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Taking the Big Swings (Lance Turner Editor’s Note)

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Higher education is up against serious obstacles, which is why we just saw the leader of Arkansas’ biggest university system attempt an atypical transaction designed to extend its reach and provide some much needed cash.

Of course I’m talking about University of Arkansas System President Donald Bobbitt’s plan, rejected April 24 by a narrow vote of the system’s trustees, to affiliate with the University of Phoenix, a for-profit online university.

The deal was odd for a few reasons: 1) The system could never afford an outright purchase of Phoenix from its private equity owner, Apollo Education Group, and 2) the state Constitution limits how public institutions use public dollars.

And so Bobbitt formed a nonprofit independent from the UA System, Transformative Education Services Inc. (TES), that would borrow money — likely hundreds of millions of dollars — to buy Phoenix.

The UA System would have two representatives on the TES board, but it would not “own” Phoenix — TES would. And that entity would strike a licensing deal with the UA System, letting Phoenix use its name in exchange for $20 million per year. Other partnerships between the two would also be possible.

The contortions of the ambitious deal did it no favors with UA trustees, nor did Phoenix’s reputation, tarnished by a record $191 million settlement with the Federal Trade Commission in 2019 over charges that it used deceptive advertising to attract students. It also didn’t help that Bobbitt didn’t officially bring the plan to the full board until three months after it leaked to the Arkansas Times.

In the interim, critics — including the faculty senate at the UA’s flagship Fayetteville campus and the system board’s former chairman, C.C. “Cliff” Gibson III — lodged their complaints. But Bobbitt remained undeterred, pressing his case for a plan he said would extend the UA System brand and provide access to new technologies to help it improve graduation and retention rates, Phoenix’s national employer network, and cash to invest toward scholarships, its many campuses and deferred maintenance projects.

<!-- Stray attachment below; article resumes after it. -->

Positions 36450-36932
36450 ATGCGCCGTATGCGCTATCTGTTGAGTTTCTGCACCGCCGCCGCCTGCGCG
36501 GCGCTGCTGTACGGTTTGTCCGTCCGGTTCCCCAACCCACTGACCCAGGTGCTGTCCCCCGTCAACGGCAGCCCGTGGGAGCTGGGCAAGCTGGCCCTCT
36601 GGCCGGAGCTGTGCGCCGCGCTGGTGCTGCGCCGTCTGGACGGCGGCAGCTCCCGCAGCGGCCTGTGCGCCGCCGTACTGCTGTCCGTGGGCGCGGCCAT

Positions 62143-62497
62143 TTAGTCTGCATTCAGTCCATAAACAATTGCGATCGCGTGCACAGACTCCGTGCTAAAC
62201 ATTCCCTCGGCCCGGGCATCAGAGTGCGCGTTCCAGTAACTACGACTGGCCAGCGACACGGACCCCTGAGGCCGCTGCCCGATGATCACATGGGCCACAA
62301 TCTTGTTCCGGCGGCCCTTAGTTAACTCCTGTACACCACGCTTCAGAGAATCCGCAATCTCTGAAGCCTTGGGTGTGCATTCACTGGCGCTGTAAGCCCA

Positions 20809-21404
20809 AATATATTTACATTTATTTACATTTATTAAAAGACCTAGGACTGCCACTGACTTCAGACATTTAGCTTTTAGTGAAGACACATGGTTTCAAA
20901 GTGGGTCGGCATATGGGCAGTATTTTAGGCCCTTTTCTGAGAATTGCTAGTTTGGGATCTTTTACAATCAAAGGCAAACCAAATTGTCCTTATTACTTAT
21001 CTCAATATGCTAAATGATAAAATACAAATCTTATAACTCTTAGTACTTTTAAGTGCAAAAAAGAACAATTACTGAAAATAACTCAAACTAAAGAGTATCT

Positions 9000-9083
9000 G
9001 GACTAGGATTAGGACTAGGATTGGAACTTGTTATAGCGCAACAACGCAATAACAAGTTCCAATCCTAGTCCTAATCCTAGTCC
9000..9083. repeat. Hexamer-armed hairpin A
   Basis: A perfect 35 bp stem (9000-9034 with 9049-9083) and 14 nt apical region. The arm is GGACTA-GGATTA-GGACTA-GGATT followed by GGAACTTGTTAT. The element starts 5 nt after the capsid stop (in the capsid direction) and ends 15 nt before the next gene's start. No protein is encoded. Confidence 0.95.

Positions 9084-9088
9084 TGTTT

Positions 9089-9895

As Arkansas Business and others have reported, American higher education is facing major headwinds that will only strengthen. These include a smaller pool of potential students. Arkansas is particularly challenged because the percentage of its high school graduates who do not attend college (42%) is higher than the national average (32%).

Combine that with the rising costs of higher ed and stagnant state funding and you can see why any new cash flow — even a relatively small $20 million per year — would be attractive to a university leader.

The University of Phoenix plan might be bad and is certainly worthy of criticism. But I can see why Bobbitt explored it — even to the point of obsession, as Trustee Sheffield Nelson put it.

Look around, and you’ll see others taking big swings. Lyon College of Batesville, a private liberal arts college with fewer than 600 students, aims to launch two new schools — veterinary and dental — in Little Rock. Arkansas State University is working toward its own vet school.

And that’s why this quote, from Trustee Kevin Crass during an April 19 meeting, sticks out to me:

“Those critical of [Bobbitt] are unfair,” he said. “This is what he should be doing.”

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Correction: The original version of this column attributed Crass’ statement to the wrong trustee. It has been corrected.


Lance Turner is the editor of Arkansas Business.
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